The Only Statistically Significant Difference

What caught my attention is that there was only one item in all 86 that showed a statistically significant difference in how the groups voted.

Sometimes the disagreements in emergency management between practitioners and academics isn’t as pronounced as it is thought.

Case in point is a report that was actually released a year ago – but just came to my attention.  Maybe you missed it, too.  If so, don’t get distracted by its title:  “The ISCRAM Future Threat Delphi: Nostradamus Revisted.”

ISCRAM is the acronym for "Information Systems for Crisis Response and Management". It’s an international group that researches information systems for crisis management and response. They have a conference coming up in Baden Baden, Germany in May and the program is impressive.  One of the panels is being done by the several German agencies and is called: “Closing the Gap between Practitioner’s Needs and Scientific Results.”

Sounds good to me.  It is only €750 for registration. Plus travel, of course.

Anyway, during the ISCRAM conference in 2012, the Future Threat Delphi paper was released and this is how it was described:

"During a 5 month period from November 2011 to March 2012, 36 professionals participated in an exploratory two-round Delphi to develop a list of 86 threats in 11 categories important for the next decade which they felt were not now receiving adequate planning or adequate development of mitigation options. This involved 14 academics studying Emergency Preparedness and Management, eight practitioners in Emergency Management, and 14 professionals in other related fields…..The second round included a rating of all the threats developed on the first round."

A Delphi is a process based on the assumption that a forecast from a group is more valid than from an individual – so panels of experts are pulled together to address a particular topic. The list of participants in this Delphi was impressive and from all over the world.  I only know three of them:  Steve Davis, Lawrence Province and Rick Tobin.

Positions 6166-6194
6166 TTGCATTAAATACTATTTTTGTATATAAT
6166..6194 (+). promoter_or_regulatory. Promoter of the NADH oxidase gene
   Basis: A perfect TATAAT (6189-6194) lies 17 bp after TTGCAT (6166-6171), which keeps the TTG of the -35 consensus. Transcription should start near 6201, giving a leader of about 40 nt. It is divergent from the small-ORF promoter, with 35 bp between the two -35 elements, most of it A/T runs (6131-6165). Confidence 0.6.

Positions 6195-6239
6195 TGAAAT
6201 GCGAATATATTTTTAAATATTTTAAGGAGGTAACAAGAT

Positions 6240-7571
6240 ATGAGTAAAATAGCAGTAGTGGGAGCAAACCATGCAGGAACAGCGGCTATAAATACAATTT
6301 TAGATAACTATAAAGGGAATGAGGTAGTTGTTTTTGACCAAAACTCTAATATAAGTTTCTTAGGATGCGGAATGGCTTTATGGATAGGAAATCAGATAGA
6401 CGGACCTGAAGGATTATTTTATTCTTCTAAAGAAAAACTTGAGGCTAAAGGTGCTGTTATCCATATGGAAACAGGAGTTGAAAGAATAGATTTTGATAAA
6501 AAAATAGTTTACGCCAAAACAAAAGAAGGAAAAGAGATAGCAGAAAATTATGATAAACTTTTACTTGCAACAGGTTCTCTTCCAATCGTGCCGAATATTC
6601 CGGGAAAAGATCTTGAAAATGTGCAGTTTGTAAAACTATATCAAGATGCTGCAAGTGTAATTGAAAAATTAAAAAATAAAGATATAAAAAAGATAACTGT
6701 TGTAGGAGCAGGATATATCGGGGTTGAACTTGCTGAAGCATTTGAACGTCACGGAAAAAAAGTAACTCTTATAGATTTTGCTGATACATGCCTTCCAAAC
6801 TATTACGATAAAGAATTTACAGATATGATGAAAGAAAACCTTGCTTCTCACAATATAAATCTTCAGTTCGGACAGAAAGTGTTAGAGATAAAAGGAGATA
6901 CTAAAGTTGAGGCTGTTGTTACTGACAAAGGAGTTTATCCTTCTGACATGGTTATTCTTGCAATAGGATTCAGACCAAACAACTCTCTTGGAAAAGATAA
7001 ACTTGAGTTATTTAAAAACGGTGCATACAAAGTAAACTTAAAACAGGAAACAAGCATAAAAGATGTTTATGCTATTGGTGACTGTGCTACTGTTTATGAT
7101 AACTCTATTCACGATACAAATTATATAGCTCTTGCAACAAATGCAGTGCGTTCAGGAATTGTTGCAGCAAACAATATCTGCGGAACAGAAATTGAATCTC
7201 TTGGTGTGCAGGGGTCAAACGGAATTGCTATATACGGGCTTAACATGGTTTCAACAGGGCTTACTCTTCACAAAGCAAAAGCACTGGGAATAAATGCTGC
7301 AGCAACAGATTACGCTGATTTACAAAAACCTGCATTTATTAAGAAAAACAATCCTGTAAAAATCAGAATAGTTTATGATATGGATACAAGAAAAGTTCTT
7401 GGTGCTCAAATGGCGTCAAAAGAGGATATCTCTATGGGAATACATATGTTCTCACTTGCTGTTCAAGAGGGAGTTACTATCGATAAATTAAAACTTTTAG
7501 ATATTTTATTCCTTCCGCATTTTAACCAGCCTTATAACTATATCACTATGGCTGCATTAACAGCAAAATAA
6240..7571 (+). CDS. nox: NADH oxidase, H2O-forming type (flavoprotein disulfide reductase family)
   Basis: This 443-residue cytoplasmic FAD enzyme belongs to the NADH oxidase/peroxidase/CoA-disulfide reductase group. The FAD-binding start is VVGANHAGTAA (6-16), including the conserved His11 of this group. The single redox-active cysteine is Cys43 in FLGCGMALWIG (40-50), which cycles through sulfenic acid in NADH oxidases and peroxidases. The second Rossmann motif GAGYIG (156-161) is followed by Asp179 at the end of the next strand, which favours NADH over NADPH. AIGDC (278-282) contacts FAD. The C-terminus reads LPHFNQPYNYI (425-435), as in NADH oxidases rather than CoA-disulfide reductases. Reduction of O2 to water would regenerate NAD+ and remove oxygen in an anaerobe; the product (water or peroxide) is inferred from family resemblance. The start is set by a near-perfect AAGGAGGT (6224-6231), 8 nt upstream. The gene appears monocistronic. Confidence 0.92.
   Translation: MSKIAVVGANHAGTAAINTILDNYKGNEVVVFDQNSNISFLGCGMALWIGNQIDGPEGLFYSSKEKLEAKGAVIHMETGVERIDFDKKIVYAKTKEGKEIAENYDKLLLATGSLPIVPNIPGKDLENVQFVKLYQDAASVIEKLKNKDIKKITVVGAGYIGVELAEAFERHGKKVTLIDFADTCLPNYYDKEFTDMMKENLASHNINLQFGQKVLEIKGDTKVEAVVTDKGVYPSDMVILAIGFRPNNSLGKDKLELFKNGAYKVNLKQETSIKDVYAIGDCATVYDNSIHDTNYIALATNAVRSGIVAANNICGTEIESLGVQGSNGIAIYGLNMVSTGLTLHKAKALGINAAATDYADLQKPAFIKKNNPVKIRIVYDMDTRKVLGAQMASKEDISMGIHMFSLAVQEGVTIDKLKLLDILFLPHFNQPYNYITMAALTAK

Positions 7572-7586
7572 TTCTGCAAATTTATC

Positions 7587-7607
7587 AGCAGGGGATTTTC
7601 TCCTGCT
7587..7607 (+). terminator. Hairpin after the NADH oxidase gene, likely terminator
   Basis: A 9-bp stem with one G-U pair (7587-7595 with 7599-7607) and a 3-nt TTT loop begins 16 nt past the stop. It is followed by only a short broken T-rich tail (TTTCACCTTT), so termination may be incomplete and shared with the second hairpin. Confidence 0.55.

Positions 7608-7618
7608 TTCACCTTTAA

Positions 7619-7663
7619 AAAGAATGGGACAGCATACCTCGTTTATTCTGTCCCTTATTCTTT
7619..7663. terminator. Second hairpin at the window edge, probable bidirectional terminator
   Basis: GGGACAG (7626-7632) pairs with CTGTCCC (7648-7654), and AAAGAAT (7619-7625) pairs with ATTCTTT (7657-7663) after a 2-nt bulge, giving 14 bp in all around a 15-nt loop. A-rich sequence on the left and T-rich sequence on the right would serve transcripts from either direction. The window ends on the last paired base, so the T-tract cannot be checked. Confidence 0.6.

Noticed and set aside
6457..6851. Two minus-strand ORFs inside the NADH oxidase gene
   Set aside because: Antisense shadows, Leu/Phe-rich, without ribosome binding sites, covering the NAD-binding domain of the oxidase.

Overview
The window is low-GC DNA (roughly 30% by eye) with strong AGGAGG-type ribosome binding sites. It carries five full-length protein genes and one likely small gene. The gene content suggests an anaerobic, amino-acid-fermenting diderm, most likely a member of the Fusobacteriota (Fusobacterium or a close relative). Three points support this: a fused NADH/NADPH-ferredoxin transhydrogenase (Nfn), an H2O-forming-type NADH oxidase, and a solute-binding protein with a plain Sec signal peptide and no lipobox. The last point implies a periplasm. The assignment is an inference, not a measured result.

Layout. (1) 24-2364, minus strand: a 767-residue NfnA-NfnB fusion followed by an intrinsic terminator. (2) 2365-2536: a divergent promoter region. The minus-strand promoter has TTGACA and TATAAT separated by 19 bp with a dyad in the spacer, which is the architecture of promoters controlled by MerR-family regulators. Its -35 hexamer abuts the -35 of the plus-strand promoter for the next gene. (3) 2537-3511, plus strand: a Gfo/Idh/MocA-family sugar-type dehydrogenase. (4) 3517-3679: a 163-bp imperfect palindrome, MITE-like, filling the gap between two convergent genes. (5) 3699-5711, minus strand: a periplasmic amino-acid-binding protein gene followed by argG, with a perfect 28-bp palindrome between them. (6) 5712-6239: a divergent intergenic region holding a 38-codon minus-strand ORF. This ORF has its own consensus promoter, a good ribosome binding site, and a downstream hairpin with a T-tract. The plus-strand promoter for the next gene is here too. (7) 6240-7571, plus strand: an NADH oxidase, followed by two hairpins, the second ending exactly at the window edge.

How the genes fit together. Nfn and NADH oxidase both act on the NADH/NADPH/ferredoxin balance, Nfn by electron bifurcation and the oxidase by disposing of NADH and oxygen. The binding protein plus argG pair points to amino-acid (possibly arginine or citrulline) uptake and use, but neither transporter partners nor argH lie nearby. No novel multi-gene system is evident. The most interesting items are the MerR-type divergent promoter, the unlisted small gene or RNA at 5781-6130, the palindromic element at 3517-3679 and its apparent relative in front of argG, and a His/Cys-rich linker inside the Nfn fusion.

I’m not going to get into all the particulars, you can go check it out yourself. The report goes into a lot more detail about all 86 threats identified by the Delphi group, including comments and suggestions for realistic mitigation efforts.

These are the ten events with the highest mean average and majority of the votes from the Delphi group as the most important – as yet unaddressed – threats during the next decade:

  1. Disruption of electrical power
  2. Disruption of essential information services
  3. Population growth
  4. Reoccurring financial crisis or a true major recession
  5. Deforestation
  6. Tornadoes and floods
  7. Critical infrastructure breakdown due to aging
  8. Vulnerability of cyber infrastructure
  9. Open conflict between two leading countries of the world
  10. Increasing frequency and severity of extreme climate events.

What caught my attention is that there was only one item in all 86 that showed a statistically significant difference in how the groups voted.

This is how one of the authors (Murray Turoff) of the report put it:

"This one was sort of amusing because academics and emergency managers both thought the others had different views and out of 86 threats they came up with for the next decade there was only one where there was significant disagreement on importance of the threat for better planning."

The difference was in the threat “Development of New Technologies That Can Aid Terrorism”.  Practitioners gave a higher importance rating to this item than the other groups.

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